Physician brings new surgery method to Selma
“No pain, no gain” might me a truism when it comes to building muscle, but cutting through it is a completely different matter.
The vast majority of people we know with hip replacements could tell us unsavory stories of their pain, long rehabilitation and repeated problems with the same joint.
Those won’t be problems for people in Selma anymore if Dr. Lester Littell III has anything to do with it.
Littell, who practices orthopaedic medicine at Vaughan Regional Medical Center, is one of the few American physicians that utilizes the anterior approach to hip replacement surgery.
He has participated in training sessions in the anterior approach for more than 200 doctors in the past five years. In the past year, he has conducted training in Baltimore, Memphis, Tucson and Paris.
“The operation is the same implants, it’s just that we use a different surgical approach,” Littell said. “In the United States, most doctors use the posterior, or back approach. That requires splitting muscles and detaching tendons from the pelvis. All those things can have the effect of more pain, longer rehab and more likelihood of dislocation.”
In some cases, doctors use the lateral (side) approach, which also requires cutting into muscles.
The anterior (front) method allows the surgeon to work between the natural space between the muscles, preventing detachment from the pelvis or femur. Dr. Robert Judet of France developed the surgery in the late 1940s, but surgeons stopped using it until recently.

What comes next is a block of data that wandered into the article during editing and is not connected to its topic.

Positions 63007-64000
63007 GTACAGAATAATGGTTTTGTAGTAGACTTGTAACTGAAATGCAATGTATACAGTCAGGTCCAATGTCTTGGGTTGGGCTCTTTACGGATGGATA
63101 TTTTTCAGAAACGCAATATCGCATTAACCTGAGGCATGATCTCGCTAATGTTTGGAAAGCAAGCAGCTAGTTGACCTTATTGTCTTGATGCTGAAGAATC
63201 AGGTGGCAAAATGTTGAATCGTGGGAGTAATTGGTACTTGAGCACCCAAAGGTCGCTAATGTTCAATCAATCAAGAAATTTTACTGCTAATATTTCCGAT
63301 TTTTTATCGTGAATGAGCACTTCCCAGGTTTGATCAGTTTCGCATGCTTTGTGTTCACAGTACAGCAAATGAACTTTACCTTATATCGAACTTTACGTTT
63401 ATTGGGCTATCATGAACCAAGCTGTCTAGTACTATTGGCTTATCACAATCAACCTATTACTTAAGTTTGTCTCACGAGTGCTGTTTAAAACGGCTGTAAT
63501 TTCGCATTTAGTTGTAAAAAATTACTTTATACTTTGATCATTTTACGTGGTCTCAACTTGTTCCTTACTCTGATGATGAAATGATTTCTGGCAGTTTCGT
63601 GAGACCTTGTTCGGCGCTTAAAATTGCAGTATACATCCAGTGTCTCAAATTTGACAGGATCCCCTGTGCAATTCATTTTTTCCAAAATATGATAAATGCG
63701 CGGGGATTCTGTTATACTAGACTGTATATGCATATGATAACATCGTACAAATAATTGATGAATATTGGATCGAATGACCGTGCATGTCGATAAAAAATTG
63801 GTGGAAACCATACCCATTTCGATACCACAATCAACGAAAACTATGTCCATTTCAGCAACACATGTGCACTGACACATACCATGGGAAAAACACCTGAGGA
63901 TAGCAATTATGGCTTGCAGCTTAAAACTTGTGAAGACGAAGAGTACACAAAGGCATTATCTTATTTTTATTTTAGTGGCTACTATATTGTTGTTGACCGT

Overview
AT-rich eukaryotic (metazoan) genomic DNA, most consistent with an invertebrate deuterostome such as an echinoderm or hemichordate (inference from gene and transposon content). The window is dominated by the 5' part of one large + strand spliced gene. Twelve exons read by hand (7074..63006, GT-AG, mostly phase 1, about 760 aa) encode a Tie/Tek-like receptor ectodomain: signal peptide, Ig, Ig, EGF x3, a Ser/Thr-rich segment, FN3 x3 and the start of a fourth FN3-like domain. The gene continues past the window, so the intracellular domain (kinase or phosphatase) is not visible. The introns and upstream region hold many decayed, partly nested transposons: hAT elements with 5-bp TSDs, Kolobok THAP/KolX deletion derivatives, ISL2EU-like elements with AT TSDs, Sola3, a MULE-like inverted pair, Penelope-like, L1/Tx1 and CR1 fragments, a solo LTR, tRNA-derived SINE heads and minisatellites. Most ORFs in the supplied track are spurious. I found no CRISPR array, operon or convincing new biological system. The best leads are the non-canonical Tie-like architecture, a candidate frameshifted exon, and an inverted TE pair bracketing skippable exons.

Littell, along with Dr. Gary Bradley and French doctors Philippe Paillard and Henri Judet — Dr. Robert Judet’s nephew — held a training session at Ecole de Chirurgie in Paris in late June to help reintroduce the surgery.
Dr. Joel M. Matta, Chair of Orthopedic Surgery at Good Samaritan Hospital in Los Angeles, brought anterior hip replacement to the United States in 1996. He has performed 600 surgeries in that time and has trained several more doctors.
Littell, a native of Tennessee, ran his own practice in Chattanooga from 1983 until 1999, and then moved to Alabama in 2000. He is a Fellow of the American Academy of Orthopedic Surgery and served as a Whitewater team physician for the 1996 Summer Olympic competitions held at Ocoee River in Cleveland, Tenn.
In addition to a smaller incision, shorter hospital stay and quicker recovery, patients suffer less blood loss and can resume normal activities almost immediately after the procedure.
With standard methods, postoperative patients were forbidden to flex their hip past 90 degrees, cross their legs, sit in low chairs, tie their shoes sleep on their side or twist their lower legs for the first six weeks of recovery.
The anterior method allows people to do all those things almost immediately.
The surgery requires an adapted table specially crafted to accommodate the procedure. Doctors use an X-ray machine while performing surgery to make sure the implant is properly aligned.
Not all doctors have jumped on board with the procedure, however.
“Most of the reason is the doctors are comfortable with the way they do it,” Littell said. “They feel good with the result, but they’re not with the patient at home after they go leave the hospital. They don’t realize how much pain (the patients) are in. After six months, it’s probably not a big difference if any.
“But that first six months is just a phenomenal difference in pain.”
Littell has performed the procedure on 250 patients, some from as far away as North Carolina.
As more doctors become more comfortable with anterior hip replacement, he predicts he will see less patients from out of state.
“Once doctors see the procedure, 95 percent of them want to learn it and do it,” Littell said. “But most are resistant until they see it.”